Wednesday, June 06, 2007

One weird plant per year, Kniphofia Red-Hot Poker




We seem to buy one weird looking plant each year. Last year it was the Kangaroo Paw Anigozanthos and this year we bought a Kniphofia or Red-Hot Poker. The Kangaroo paw was frost tender so the plant was a goner. Hopefully the Kniphofia will survive the winter as it is rated to -5F. A book mentions that you can lift the plant and store it in a cool place if the temps fall below -5 but I'll just pile on the mulch and hope for the best. The pot actually contained one flowering stalk but also many smaller plants that did not send up a flower. So next year I hope to post a photo with many of these torches in bloom.

As you can see the color becomes more vivid as the plant blooms. The first two photos show the plant as it first came from the nursery. The buds are sort of a dull light brown-orange-green turning to bright orange and yellow as the flowers open. There's a bug on the flower head in the first photo. Click on the photo to enlarge.

11 Comments:

Blogger lisa said...

Wow that's nice! I bought some of these for the first time this year, too. My source, Michigan Bulb, lists these hardy to zone 5...sounds like they fibbed a bit (no real surprise). I had planned to give mine a "zone-boosting" spot anyway, but now I'm thinking I should leave a couple in pots and take them in at the end of the season. Good luck with yours!

6:34 AM  
Blogger Entangled said...

I've noticed those blooming in many, many yards in central Virginia. Not so many in northern Virginia, but I'm pretty sure they're hardy here. I never grew any, so never realized that the light colored flowers at the bottom are those that are open. Somehow I just assumed that those would be the faded ones.

I used to have the same solar lights as you do, by the way. I put them away in the garage to get them out of the way of the construction last summer and never put them back out. I need to find them again....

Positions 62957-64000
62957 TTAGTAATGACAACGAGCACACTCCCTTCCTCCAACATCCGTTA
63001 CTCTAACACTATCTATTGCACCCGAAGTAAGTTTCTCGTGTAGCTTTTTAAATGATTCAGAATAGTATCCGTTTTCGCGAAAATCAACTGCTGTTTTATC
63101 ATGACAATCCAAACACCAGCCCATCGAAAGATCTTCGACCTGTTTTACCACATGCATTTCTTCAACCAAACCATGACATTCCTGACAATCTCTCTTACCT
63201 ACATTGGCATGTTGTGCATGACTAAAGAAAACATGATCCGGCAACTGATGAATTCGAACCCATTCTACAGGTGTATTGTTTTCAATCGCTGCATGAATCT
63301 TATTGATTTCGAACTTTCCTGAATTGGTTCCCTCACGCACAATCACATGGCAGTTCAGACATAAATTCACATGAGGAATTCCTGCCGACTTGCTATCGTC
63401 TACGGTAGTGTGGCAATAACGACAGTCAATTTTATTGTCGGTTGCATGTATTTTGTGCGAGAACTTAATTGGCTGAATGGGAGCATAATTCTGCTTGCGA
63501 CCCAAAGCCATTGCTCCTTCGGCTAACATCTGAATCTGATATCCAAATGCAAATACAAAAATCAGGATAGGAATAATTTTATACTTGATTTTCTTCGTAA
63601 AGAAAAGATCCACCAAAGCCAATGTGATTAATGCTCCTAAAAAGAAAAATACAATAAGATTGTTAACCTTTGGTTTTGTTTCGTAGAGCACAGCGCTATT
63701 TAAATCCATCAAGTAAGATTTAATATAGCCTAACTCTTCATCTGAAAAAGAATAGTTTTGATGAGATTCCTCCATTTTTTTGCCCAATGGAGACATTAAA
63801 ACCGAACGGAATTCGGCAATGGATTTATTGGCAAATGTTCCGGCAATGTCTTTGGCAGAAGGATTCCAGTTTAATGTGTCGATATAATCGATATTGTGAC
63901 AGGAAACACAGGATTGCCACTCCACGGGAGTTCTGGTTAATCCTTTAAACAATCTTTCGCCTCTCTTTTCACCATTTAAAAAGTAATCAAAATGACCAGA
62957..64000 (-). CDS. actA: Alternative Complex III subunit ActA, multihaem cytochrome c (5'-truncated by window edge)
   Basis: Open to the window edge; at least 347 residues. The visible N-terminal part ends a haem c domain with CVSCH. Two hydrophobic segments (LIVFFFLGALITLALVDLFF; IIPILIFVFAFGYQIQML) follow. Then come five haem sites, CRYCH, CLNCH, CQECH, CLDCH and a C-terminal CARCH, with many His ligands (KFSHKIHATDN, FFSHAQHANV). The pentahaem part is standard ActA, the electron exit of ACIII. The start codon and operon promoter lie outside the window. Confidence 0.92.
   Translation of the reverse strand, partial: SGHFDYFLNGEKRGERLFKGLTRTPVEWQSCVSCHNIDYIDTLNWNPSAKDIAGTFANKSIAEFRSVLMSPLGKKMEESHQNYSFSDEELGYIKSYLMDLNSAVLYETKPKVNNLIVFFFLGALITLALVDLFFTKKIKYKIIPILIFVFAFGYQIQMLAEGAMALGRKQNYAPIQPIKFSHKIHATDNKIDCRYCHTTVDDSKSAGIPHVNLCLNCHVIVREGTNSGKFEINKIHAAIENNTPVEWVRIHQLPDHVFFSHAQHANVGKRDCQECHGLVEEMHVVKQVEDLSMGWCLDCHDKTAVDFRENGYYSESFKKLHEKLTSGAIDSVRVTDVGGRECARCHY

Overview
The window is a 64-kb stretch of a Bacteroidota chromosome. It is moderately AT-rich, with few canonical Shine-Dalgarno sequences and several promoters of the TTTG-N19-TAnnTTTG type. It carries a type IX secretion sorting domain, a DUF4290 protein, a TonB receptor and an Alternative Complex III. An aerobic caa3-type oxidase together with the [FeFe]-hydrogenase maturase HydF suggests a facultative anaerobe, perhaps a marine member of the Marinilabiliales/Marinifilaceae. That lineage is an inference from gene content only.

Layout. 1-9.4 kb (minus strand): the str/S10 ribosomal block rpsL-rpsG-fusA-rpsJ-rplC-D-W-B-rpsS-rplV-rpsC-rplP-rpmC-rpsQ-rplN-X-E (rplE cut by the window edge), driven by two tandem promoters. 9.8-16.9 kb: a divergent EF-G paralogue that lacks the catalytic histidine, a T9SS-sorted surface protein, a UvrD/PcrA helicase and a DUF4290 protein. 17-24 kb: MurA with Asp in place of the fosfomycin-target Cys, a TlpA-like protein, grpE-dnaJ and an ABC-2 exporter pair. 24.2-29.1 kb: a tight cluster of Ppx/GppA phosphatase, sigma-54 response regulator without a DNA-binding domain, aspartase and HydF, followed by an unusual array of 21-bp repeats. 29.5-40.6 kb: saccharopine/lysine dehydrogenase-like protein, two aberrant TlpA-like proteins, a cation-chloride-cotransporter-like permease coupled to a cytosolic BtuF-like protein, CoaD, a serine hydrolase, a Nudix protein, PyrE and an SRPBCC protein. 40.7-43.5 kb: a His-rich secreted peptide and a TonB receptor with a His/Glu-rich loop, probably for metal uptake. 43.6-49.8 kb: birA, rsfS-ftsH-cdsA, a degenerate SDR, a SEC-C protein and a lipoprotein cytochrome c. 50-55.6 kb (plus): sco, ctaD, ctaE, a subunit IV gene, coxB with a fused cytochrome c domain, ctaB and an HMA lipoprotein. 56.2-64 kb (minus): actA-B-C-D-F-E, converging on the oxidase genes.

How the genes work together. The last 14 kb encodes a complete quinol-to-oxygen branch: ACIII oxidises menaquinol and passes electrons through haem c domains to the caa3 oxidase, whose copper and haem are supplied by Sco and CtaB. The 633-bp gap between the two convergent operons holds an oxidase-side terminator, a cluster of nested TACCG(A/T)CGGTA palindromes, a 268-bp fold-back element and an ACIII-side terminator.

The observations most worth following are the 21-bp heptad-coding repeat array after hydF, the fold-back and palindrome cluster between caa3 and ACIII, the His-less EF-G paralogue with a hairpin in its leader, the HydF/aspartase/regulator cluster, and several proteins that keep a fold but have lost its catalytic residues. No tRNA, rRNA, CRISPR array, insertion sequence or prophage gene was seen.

9:08 AM  
Blogger Ki said...

See! Lisa, what did I just say about great minds? I think Michigan Bulb fibbed a lot. Most of them are listed as zone 7-10 plants and only one K. uvaria var. maxima is listed at zone 5-10. It does look like the one I bought but with a much larger flower head and brighter colors. maybe I have the minima? ;) I hope yours blooms this year.

Hi entangled,
Gottagarden who lives in Virginia just posted pictures of her Kniphofia. So I'm sure they are hardy there. She can grow so many things I can't, like gardenias which makes me quite envious.

Yeah, it blooms from bottom to top. I've seen them before and I just assumed the whole thing was the flower and not each individual appendage a separate flower.

We've had the LED lights for about three years now. We thought it gave the garden a Japanese look. Most of them don't even light anymore but we've just left them up as decoration. The light was rather puny anyway. It didn't really illuminate anything but itself.

We bought some better but uglier ones made by Hampton Bay which are much brighter and lasts longer- for most of the night. But they still use NiCad batteries which are very hard to find nowadays and poisonous to the environment so I guess they'll end up as decoration too. I tried using a NiMH battery instead but it either didn't fit or didn't accept the charge, I can't remember which.

10:03 AM  
Blogger Kate said...